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Improving physical health in people with severe mental illness

02 November 2020
Volume 31 · Issue 11


People with severe mental illness have a higher mortality than the general population. Sheila Hardy explains how nurses can address the health disparities that people with severe mental illness face

People with severe mental illness have a higher mortality than the general population, with the main cause of early death being from a physical condition. Practice nurses are well placed to address the health disparities that people with severe mental illness face. This article describes the reasonable adjustments that can be made to increase engagement with patients.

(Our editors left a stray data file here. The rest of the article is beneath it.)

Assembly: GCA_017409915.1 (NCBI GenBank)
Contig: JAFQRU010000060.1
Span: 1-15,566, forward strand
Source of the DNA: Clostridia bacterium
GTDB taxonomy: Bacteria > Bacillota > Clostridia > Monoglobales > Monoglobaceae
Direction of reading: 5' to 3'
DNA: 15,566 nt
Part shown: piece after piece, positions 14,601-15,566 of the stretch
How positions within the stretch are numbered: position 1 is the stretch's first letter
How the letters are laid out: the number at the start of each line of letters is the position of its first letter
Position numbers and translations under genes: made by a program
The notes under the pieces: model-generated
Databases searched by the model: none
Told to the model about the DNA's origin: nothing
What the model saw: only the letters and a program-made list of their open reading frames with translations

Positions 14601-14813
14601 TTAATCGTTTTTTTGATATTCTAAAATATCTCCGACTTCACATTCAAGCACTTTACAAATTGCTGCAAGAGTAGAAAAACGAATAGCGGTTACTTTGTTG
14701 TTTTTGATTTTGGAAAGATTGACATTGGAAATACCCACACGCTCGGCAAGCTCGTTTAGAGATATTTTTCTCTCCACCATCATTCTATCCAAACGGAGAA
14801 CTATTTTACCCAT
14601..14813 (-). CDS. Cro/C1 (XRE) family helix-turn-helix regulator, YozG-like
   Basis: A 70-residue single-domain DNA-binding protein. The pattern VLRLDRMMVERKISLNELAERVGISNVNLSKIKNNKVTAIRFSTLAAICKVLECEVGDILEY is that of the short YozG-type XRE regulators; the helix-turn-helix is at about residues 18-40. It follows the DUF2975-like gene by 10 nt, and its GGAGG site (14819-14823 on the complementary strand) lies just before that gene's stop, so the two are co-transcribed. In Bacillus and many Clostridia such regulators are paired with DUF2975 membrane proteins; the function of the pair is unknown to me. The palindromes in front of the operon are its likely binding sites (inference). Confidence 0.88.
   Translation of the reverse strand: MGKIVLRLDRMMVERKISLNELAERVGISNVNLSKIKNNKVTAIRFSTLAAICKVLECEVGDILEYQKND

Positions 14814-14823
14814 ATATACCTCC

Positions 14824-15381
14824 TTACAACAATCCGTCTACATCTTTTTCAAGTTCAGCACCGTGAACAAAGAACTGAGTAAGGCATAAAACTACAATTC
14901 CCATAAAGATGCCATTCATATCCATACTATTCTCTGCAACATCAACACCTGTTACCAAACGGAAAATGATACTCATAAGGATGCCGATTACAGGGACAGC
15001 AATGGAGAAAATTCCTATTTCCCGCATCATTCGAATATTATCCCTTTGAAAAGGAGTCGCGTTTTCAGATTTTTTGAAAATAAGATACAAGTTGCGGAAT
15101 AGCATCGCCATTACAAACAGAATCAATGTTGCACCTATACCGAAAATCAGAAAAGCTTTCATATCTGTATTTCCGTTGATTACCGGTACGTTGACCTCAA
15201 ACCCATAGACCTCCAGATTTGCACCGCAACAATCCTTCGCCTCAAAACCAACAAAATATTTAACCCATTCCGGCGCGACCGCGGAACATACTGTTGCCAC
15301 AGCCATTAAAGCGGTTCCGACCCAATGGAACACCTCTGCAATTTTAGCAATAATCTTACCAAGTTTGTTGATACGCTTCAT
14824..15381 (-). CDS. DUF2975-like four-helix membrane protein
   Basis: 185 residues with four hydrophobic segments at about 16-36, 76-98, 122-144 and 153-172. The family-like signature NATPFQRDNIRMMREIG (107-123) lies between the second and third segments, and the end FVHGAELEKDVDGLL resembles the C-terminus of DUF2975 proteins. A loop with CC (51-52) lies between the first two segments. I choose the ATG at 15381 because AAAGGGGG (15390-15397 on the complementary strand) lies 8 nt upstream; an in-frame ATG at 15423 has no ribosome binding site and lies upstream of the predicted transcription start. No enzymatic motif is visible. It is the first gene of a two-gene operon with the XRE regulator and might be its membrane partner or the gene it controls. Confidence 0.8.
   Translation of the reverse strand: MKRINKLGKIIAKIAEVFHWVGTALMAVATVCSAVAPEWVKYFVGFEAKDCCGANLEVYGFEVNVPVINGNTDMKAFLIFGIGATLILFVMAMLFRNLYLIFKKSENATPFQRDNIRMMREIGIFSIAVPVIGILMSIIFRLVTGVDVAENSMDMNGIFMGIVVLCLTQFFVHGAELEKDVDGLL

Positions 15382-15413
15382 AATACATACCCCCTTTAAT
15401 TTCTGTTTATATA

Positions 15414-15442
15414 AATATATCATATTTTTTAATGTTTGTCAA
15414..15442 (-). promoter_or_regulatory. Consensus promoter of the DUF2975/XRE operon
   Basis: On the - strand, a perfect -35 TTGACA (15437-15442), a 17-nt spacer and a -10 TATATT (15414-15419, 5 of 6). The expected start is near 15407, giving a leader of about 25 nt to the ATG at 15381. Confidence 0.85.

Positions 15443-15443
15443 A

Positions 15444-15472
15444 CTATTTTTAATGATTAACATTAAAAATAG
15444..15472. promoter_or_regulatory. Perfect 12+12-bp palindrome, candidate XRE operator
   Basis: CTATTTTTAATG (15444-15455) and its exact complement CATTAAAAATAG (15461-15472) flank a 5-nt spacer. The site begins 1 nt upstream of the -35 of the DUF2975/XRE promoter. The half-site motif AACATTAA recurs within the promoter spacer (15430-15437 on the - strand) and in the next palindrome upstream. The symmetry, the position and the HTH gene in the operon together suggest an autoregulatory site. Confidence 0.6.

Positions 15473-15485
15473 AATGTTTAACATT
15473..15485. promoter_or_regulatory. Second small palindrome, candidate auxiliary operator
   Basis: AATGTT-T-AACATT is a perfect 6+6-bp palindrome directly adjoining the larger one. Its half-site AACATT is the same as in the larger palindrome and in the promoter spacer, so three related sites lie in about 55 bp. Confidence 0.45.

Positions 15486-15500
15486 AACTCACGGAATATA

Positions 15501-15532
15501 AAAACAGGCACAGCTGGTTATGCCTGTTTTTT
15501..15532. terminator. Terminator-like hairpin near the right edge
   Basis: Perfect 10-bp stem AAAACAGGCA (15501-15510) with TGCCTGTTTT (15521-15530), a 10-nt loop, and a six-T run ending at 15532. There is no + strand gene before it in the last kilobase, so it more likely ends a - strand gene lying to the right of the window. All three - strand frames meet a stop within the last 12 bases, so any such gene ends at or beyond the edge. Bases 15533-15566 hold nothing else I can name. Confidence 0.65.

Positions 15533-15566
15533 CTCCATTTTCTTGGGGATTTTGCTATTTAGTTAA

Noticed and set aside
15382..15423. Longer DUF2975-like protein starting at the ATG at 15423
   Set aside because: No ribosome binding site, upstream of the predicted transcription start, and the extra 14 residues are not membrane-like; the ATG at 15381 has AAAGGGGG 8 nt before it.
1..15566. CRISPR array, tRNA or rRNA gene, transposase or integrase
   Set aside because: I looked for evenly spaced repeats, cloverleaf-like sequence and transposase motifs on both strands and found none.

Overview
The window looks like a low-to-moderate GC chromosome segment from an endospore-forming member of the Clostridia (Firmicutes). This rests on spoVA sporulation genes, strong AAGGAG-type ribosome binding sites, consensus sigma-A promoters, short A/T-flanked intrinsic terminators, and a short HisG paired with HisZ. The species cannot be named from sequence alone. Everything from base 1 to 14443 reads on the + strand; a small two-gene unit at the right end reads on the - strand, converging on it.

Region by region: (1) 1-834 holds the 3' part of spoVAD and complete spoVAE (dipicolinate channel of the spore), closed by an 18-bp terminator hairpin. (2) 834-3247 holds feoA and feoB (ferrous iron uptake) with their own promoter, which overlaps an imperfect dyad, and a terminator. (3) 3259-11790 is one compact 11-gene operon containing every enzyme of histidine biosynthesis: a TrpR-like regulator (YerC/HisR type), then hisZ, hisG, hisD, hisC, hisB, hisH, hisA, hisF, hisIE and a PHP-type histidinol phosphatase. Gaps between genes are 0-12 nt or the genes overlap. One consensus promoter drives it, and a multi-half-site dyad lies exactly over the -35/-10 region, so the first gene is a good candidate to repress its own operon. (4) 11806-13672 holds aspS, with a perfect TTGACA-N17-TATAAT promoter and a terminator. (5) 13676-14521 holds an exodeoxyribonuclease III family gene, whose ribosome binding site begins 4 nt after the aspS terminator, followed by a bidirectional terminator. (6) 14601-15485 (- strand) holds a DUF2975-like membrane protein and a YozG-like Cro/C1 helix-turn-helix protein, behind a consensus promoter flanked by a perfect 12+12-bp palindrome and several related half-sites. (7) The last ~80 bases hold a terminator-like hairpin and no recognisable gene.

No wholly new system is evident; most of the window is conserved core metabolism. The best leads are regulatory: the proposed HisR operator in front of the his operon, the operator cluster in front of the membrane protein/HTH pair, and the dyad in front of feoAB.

Severe mental illness (SMI) includes schizophrenia, bipolar disorder and other psychoses. A study carried out in the UK (Hayes et al, 2017) found a mortality gap between people with SMI and the general population of up to 25 years. Evidence suggests that 75% of this excess mortality is caused by physical illness such as respiratory disease, diabetes and cardiovascular disease (Liu et al, 2017; Barber and Thornicroft, 2018). Factors which may have an impact on premature mortality in this group include economic disadvantage, unhelpful health behaviours (smoking, poor diet, lack of exercise), and difficulties accessing and adhering to medical treatments (Olfson et al, 2015). The antipsychotic medication sometimes used to treat SMI is also linked with premature mortality as it contributes to the development of cardiovascular disease, diabetes and obesity (Mitchell et al, 2013; Torniainen et al, 2015). People with SMI are often not given adequate treatment for major medical conditions which may increase their risk of premature mortality (Woodhead et al, 2016).

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